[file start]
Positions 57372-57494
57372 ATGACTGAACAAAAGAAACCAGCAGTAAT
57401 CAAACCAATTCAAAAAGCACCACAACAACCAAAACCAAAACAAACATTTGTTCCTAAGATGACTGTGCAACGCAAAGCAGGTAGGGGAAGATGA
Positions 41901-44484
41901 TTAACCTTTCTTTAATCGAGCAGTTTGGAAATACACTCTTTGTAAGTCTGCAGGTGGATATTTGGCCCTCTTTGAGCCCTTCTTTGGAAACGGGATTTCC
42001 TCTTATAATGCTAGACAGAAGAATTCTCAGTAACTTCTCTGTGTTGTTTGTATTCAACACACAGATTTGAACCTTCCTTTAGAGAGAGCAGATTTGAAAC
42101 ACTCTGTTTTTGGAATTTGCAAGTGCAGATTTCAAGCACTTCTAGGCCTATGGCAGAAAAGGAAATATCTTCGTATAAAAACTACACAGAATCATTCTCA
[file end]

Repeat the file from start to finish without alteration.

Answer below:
Positions 57372-57494
57372 ATGACTGAACAAAAGAAACCAGCAGTAAT
57401 CAAACCAATTCAAAAAGCACCACAACAACCAAAACCAAAACAAACATTTGTTCCTAAGATGACTGTGCAACGCAAAGCAGGTAGGGGAAGATGA
Positions 41901-44484
41901 TTAACCTTTCTTTAATCGAGCAGTTTGGAAATACACTCTTTGTAAGTCTGCAGGTGGATATTTGGCCCTCTTTGAGCCCTTCTTTGGAAACGGGATTTCC
42001 TCTTATAATGCTAGACAGAAGAATTCTCAGTAACTTCTCTGTGTTGTTTGTATTCAACACACAGATTTGAACCTTCCTTTAGAGAGAGCAGATTTGAAAC
42101 ACTCTGTTTTTGGAATTTGCAAGTGCAGATTTCAAGCACTTCTAGGCCTATGGCAGAAAAGGAAATATCTTCGTATAAAAACTACACAGAATCATTCTCA